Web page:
• Ricko | September 14, 2012 at 8:44 am |

    Yikes. Hadn’t seen this before (local news doing a remote from a local lake right now)…

    http://www.youtube.c...

    Maybe the Dolphins should bring back the tank like they had at the Orange Bowl. Then put somebody in Dolphin suit and…

    • Dumb Guy | September 14, 2012 at 8:53 am |

      Beats this guy……

      http://www.youtube.c...

      • Ricko | September 14, 2012 at 9:43 am |

        I dunno, going directly into the tank seems kinda appropriate for the Dolphins in the past few years.

  • Big Matt | September 14, 2012 at 8:54 am |

    My son’s high school team went to matte helmets this year – and a logo for the first time in over 20 years (you might recognize it and guess our nickname)
    http://s1137.photobu...

    • YPC | September 14, 2012 at 1:28 pm |

      I’ve been wondering about this. I agree these matte helmets are becoming more popular at the HS level. I feel like I’m seeing lots of “blank” mattes, though, with no logos or striping. I wonder if it’s coincidence or if the finish requires special stickers, etc. Anyone know?

  • Paul Lukas | September 14, 2012 at 8:57 am |

    Reports indicate that Marshall and WVU will honor recently slain W.Virginia state troopers with this helmet decal:
    http://via.me/-52ba9...

    • Coleman | September 14, 2012 at 12:27 pm |

      Very nice find, Paul. I had not yet heard anything about this, and I was surprised it hadn’t happened yet.

  • Kevin P. | September 14, 2012 at 9:00 am |

    How many times are we gonna cover that high school corporate bs hockey league?? This is at least number 2….

  • Paul Lukas | September 14, 2012 at 9:02 am |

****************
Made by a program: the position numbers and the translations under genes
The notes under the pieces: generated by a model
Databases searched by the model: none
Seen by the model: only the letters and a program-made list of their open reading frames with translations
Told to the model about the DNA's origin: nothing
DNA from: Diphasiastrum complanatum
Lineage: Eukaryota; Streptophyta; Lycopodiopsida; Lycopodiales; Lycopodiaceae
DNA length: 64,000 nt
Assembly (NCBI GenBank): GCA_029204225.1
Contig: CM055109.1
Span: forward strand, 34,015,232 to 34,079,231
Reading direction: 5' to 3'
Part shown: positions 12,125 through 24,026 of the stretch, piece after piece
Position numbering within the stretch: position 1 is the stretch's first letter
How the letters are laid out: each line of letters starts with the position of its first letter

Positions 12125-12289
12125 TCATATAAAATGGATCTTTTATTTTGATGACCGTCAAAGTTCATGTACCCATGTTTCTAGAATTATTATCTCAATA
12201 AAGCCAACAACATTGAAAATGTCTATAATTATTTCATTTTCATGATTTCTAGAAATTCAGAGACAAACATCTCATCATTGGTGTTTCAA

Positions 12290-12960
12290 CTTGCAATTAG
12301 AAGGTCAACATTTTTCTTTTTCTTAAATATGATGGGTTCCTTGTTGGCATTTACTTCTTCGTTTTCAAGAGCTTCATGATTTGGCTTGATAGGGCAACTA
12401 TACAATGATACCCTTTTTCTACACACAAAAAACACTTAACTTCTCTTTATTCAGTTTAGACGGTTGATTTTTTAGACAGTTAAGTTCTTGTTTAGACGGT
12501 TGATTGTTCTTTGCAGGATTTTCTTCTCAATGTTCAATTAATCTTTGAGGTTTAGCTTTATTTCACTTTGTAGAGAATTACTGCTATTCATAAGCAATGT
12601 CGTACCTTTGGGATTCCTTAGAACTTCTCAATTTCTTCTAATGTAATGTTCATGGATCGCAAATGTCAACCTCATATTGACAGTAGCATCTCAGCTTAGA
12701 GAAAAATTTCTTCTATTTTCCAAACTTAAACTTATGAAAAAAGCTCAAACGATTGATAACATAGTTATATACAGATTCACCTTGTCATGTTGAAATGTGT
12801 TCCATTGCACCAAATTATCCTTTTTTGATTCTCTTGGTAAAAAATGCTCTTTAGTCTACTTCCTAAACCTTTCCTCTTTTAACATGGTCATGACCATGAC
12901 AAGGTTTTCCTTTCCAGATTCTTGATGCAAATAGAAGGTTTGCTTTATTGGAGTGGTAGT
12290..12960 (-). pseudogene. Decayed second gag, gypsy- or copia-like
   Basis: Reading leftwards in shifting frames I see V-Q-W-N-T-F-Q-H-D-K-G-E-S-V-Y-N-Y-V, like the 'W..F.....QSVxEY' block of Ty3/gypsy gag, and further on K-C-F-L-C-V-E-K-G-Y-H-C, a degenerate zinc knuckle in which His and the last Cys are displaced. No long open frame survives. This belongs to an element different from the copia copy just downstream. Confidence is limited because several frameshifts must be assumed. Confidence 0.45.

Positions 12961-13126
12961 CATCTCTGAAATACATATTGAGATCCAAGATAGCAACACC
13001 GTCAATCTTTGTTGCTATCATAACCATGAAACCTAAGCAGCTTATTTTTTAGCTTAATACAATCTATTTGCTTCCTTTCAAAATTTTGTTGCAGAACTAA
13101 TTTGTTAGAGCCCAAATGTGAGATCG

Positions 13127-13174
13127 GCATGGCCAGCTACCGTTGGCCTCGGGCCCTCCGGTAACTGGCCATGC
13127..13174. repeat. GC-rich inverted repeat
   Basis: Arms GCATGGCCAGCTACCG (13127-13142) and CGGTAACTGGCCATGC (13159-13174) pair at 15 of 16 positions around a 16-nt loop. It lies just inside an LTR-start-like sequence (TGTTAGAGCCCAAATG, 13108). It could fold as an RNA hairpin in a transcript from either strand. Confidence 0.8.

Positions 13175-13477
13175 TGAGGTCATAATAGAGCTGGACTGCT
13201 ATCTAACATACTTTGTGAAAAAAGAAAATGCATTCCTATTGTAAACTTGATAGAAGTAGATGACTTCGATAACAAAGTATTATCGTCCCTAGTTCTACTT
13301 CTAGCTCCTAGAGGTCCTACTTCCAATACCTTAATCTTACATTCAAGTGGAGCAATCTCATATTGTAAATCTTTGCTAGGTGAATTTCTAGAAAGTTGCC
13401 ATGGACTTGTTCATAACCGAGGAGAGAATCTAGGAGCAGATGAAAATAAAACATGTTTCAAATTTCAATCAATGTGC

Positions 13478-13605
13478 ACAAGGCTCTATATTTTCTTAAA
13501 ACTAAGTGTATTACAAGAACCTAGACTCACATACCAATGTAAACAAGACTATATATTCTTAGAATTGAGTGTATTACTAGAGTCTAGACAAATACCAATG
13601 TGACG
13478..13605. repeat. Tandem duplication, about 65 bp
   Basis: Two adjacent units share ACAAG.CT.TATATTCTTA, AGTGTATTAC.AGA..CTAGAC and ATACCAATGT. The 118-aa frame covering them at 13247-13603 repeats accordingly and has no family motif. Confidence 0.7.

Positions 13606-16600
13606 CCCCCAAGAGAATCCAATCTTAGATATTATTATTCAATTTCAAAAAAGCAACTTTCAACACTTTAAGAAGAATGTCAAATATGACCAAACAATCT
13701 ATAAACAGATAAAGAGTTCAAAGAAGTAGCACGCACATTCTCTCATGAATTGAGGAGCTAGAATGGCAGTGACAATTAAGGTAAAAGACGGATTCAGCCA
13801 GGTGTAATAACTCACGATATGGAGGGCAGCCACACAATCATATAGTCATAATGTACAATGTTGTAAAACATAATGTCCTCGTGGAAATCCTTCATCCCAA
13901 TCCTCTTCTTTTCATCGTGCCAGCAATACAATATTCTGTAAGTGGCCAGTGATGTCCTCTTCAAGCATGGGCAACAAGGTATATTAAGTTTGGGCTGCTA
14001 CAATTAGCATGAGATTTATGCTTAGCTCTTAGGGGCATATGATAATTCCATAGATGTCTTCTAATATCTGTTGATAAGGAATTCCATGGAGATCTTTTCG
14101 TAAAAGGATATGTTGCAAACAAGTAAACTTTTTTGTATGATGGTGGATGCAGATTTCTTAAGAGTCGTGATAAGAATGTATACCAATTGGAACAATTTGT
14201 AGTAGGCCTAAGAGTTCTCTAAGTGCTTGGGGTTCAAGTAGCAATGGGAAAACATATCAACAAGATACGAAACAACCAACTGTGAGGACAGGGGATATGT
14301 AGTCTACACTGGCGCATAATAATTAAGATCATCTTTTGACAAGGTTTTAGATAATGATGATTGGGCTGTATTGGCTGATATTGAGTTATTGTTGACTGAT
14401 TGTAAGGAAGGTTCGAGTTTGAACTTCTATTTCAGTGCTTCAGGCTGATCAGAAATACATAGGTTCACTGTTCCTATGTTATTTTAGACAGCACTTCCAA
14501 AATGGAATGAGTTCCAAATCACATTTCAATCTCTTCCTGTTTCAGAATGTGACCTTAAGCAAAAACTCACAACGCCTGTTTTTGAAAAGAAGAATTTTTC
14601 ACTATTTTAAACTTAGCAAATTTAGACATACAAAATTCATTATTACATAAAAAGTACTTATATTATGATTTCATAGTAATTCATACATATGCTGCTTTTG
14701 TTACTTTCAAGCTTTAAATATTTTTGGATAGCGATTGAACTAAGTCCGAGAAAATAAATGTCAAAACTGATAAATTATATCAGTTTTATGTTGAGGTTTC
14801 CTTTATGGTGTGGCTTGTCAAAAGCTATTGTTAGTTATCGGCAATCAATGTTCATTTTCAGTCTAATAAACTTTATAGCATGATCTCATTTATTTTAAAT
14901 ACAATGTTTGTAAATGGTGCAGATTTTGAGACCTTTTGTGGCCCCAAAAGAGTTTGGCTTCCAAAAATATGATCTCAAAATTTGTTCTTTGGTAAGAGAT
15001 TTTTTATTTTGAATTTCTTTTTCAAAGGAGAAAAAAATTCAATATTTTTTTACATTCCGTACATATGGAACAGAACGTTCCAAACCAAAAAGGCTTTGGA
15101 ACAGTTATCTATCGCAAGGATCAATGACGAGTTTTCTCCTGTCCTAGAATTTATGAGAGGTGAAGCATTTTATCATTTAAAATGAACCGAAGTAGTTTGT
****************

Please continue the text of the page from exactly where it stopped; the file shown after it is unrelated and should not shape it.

Very surprised this didn’t happen sooner: The Chargers are adding a helmet decal for Junior Seau:
    http://www.chargers....

  • Dumb Guy | September 14, 2012 at 9:07 am |

    Not sure if this was mentioned yet…..

    Mustache promo for Rams.

    http://sports.yahoo....

    • ChrisH | September 14, 2012 at 9:48 am |

      Jeff Gordon’s growing his back:

      http://sports.yahoo....

      That’s one nice looking sign on the barbershop wall.

    • Wheels | September 14, 2012 at 12:17 pm |

      NY Giants offensive coordinator Kevin Gilbride accidentally shaved half of his mustache off:
      http://www.nytimes.c...

  • Rob Ullman | September 14, 2012 at 9:07 am |

    Good breakdown of that typically execrable Darren Rovell hockey column here:

    http://www.thepensbl...

  • Rob Ullman | September 14, 2012 at 9:08 am |

    I couldn’t love today’s post more. I feel like I’m 22 reading Beer Frame again. Inspiring.

    • Paul Lukas | September 14, 2012 at 9:11 am |

      Thanks, Rob. Inconspicuous Consumption lives!

  • Chris Holder | September 14, 2012 at 9:16 am |

    I’m so confused by that Detroit News article on college football uniforms. USC is his best… and Iowa State is his worst? Um… hello? They both use the same dang colors. I know he mentions that ISU is trying to rip of the Trojans, but still. If you think USC looks good, I’m not sure how you can think the Cyclones look worse than 120+ other teams. Just strange.

    • Dumb Guy | September 14, 2012 at 9:29 am |

      The guy also compares the Gators logo to the Lacoste logo. What???
      Clearly he is amiss in his college football uniformology (or his tennis attire-ology).

      • Chris Holder | September 14, 2012 at 9:40 am |

        But his commentary on each uniform is so witty!

    • Terry Proctor | September 14, 2012 at 10:22 am |

      At least they didn’t make Michigan #1 as I thought they would.

      • boxcarvibe | September 14, 2012 at 11:28 am |

        I thought he would do that too, but he might’ve been rung up as a homey.

    • daveclt | September 14, 2012 at 11:16 pm |

      He lost me on the 2nd photo when he said Clemson’s uniforms were intimidating.

  • Brad | September 14, 2012 at 9:23 am |